For years Tomeka McDougald and her two children lived in apartments or mobile homes, but now that is about to change.

In December she was chosen to receive a Habitat for Humanity home and this month she is in the process of moving into it. The renovated three bedroom, one and-a-half bathroom house is located on the 600 block of Goldston Boulevard.

McDougald, 43, has always wanted her own home, but didn’t think she would be get the chance.

But a friend, a past recipient of a Habitat home, encouraged her to apply.

“I applied in September, but I got denied because my debt to income ratio was too high,” she said.

So she worked hard to pay off her debt and get a stronger credit score. She said Kimberly Rau, executive director of Habitat for Humanity for the Sanford area, even sat down with McDougald to help her come up with a plan to get her finances in order.

“She was in debt up to her eyebrows,” she said. “I took a look at all she owed and helped her create a plan,” she said

Rau said that was all McDougald needed.

“She picked up the ball and ran with it,” Rau said. “She did it like in six months. It was amazing. I’m so proud of her.”

“She is now debt free for the most part,” she said. “She consolidated her student loans and that’s the only thing she owes I believe.”

Rau said that once McDougald was chosen for the home she has been involved from start to finish.

“Tomeka is the perfect example of a good Habitat family and Habitat partner,” she said. “She has been involved from day one. She has been there (Habitat house) every weekend working. They (family) have to put in sweat equity. It also allowed us to get to know each other as well and build a relationship.”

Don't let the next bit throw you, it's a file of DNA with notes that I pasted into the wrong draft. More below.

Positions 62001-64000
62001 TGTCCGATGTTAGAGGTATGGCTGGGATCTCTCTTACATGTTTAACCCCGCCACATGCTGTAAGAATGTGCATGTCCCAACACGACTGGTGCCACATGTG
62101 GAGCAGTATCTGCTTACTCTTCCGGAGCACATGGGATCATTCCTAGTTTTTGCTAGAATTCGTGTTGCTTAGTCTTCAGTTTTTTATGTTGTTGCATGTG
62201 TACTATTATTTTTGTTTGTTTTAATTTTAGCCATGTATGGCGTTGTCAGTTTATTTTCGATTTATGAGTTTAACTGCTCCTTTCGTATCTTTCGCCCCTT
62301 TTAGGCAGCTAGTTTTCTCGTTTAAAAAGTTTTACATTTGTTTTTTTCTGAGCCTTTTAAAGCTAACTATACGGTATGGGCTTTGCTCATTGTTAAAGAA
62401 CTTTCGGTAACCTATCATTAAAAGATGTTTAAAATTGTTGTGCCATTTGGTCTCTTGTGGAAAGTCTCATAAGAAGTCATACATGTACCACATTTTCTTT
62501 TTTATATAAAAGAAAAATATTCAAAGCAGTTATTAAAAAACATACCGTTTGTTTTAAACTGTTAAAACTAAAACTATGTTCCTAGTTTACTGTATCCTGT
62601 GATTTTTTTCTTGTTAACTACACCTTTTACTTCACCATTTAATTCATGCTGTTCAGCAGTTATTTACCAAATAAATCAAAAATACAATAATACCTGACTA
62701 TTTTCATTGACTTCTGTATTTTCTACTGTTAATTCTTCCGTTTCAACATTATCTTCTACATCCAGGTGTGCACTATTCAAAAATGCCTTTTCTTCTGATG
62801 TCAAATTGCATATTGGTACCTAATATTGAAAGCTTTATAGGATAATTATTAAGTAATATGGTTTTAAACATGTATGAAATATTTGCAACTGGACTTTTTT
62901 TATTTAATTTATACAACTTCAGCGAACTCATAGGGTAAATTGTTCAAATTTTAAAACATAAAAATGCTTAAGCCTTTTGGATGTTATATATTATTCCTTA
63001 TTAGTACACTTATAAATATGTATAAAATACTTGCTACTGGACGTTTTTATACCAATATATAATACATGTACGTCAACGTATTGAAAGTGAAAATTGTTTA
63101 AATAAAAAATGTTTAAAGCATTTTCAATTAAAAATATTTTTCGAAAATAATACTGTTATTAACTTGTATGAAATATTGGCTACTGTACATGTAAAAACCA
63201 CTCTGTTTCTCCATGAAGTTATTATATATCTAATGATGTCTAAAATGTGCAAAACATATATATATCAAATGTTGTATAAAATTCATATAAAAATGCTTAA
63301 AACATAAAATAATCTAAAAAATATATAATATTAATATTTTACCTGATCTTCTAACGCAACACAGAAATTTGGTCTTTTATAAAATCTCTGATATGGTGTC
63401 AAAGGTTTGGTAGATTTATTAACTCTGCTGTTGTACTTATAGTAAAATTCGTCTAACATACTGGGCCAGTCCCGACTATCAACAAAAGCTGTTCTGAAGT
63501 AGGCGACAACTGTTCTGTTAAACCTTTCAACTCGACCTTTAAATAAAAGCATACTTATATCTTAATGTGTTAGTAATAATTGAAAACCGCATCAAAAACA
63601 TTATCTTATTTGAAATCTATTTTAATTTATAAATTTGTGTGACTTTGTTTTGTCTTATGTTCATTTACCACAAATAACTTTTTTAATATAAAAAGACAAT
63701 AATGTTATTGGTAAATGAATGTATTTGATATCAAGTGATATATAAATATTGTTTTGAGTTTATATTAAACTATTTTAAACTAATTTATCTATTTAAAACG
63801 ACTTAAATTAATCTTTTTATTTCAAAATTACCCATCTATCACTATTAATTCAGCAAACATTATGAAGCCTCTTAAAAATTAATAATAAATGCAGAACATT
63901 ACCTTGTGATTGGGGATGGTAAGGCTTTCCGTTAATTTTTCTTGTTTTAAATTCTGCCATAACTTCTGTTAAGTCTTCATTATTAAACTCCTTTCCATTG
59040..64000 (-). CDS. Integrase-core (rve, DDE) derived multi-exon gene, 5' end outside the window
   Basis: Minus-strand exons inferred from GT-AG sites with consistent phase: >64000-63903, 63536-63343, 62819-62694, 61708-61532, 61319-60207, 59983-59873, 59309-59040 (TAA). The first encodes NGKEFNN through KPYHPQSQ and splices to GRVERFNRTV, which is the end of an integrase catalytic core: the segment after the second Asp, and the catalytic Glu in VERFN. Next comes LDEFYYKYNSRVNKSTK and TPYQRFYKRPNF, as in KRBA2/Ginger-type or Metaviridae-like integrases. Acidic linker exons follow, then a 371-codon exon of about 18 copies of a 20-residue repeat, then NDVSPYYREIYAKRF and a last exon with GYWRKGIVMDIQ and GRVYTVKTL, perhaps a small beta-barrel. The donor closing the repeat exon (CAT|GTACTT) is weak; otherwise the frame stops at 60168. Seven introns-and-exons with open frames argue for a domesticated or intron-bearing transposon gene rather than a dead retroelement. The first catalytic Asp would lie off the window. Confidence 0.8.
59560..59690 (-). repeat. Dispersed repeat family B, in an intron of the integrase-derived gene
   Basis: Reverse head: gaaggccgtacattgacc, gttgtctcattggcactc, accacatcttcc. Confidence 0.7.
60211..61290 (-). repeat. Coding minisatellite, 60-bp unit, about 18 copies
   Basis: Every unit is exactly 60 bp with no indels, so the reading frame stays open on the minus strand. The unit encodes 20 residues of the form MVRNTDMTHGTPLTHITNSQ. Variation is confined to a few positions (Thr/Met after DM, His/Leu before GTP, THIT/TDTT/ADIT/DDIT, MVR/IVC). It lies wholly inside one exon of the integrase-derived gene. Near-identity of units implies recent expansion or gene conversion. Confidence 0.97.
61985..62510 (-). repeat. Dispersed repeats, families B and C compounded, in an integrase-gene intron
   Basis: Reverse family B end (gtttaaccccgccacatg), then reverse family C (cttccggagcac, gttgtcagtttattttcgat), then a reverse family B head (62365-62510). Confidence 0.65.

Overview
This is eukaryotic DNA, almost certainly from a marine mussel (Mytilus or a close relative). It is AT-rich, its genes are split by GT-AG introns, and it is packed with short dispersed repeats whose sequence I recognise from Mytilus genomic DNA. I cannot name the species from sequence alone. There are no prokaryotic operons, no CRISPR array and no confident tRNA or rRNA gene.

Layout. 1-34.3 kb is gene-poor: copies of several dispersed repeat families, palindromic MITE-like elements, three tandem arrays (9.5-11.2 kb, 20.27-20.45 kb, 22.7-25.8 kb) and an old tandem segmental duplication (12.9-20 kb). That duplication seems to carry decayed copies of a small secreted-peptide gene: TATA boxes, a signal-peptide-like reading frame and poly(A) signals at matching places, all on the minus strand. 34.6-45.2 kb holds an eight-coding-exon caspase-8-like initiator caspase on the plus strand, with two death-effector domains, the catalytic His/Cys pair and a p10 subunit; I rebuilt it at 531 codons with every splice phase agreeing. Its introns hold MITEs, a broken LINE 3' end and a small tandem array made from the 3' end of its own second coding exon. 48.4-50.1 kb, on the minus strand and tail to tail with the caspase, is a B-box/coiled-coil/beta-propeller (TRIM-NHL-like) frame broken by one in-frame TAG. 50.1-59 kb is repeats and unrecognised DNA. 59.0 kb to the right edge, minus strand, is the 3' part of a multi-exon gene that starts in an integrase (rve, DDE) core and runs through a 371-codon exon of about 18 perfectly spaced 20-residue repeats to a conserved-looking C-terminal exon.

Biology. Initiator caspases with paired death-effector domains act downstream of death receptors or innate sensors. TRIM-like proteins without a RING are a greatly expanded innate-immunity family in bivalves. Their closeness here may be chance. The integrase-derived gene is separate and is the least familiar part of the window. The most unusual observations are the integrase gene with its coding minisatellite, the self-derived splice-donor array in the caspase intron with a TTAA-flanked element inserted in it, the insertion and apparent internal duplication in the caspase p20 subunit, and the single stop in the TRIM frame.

McDougald received a lot of help from family and friends during the process of fixing the house and they are all happy with the results.

Here two children have their own room and are proud of what their mother has accomplished.

Her daughter, Robbie Cox,16, said her mother has wanted her own home for a long time.

“She’s been talking about getting her own home since we were little,” she said.

Her father, Nelson Quick, 69, said her daughter was focused on her goal.

“She worked so hard and I’m so proud of her,” he said. “She showed them that she wanted this.”

McDougald said her best friend, Chanetta Hawes, 40, has been a great help as well.

“That’s my besty,” Hawes said. “Whatever she needs I’m here for her. They are like my second family.”

Her son, Rhamod Cox, 15, said he is ready to claim one of the bedrooms as his own.

“I’m excited about the new house and I’m proud of my mother,” he said. “I can’t wait to move in.”

Her home will be dedicated on June 25, but most of the work on the home is complete. Rau said on that day the house will be blessed, the family will be given a Bible.

“I will present them with a photo album that will highlight what was done start to finish,” she said.

As McDougald walks through the house looking at the freshly painted rooms, new kitchen fixtures, appliances and standing on their new back porch, it’s still hard for her to believe the house now belongs to her.

“It feels good especially when you had in your mind that you would never be a homeowner,” she said.

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